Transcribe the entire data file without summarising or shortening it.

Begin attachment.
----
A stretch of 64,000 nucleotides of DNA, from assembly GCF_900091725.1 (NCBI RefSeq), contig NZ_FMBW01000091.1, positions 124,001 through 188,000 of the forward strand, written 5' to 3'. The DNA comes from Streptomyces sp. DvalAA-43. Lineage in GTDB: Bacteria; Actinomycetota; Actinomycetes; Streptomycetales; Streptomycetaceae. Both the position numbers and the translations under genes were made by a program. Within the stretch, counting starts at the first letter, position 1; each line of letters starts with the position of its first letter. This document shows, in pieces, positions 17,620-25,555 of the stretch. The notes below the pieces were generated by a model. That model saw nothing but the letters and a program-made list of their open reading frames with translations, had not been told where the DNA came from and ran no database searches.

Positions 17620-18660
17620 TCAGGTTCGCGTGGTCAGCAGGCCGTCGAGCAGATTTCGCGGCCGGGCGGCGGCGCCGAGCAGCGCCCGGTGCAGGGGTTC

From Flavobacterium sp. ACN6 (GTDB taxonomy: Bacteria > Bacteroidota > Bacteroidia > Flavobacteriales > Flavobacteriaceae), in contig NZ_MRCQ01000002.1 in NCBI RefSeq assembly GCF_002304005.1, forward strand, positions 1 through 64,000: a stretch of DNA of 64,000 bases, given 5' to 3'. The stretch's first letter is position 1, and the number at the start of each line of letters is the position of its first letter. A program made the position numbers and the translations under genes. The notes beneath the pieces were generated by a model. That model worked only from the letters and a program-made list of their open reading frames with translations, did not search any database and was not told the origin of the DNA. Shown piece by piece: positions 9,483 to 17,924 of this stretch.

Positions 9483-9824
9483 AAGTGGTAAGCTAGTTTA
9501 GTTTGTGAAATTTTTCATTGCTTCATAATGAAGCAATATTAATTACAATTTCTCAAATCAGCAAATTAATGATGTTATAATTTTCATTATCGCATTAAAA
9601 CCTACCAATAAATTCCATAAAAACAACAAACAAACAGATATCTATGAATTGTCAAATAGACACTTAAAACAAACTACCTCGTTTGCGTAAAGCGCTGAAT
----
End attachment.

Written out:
A stretch of 64,000 nucleotides of DNA, from assembly GCF_900091725.1 (NCBI RefSeq), contig NZ_FMBW01000091.1, positions 124,001 through 188,000 of the forward strand, written 5' to 3'. The DNA comes from Streptomyces sp. DvalAA-43. Lineage in GTDB: Bacteria; Actinomycetota; Actinomycetes; Streptomycetales; Streptomycetaceae. Both the position numbers and the translations under genes were made by a program. Within the stretch, counting starts at the first letter, position 1; each line of letters starts with the position of its first letter. This document shows, in pieces, positions 17,620-25,555 of the stretch. The notes below the pieces were generated by a model. That model saw nothing but the letters and a program-made list of their open reading frames with translations, had not been told where the DNA came from and ran no database searches.

Positions 17620-18660
17620 TCAGGTTCGCGTGGTCAGCAGGCCGTCGAGCAGATTTCGCGGCCGGGCGGCGGCGCCGAGCAGCGCCCGGTGCAGGGGTTC

From Flavobacterium sp. ACN6 (GTDB taxonomy: Bacteria > Bacteroidota > Bacteroidia > Flavobacteriales > Flavobacteriaceae), in contig NZ_MRCQ01000002.1 in NCBI RefSeq assembly GCF_002304005.1, forward strand, positions 1 through 64,000: a stretch of DNA of 64,000 bases, given 5' to 3'. The stretch's first letter is position 1, and the number at the start of each line of letters is the position of its first letter. A program made the position numbers and the translations under genes. The notes beneath the pieces were generated by a model. That model worked only from the letters and a program-made list of their open reading frames with translations, did not search any database and was not told the origin of the DNA. Shown piece by piece: positions 9,483 to 17,924 of this stretch.

Positions 9483-9824
9483 AAGTGGTAAGCTAGTTTA
9501 GTTTGTGAAATTTTTCATTGCTTCATAATGAAGCAATATTAATTACAATTTCTCAAATCAGCAAATTAATGATGTTATAATTTTCATTATCGCATTAAAA
9601 CCTACCAATAAATTCCATAAAAACAACAAACAAACAGATATCTATGAATTGTCAAATAGACACTTAAAACAAACTACCTCGTTTGCGTAAAGCGCTGAAT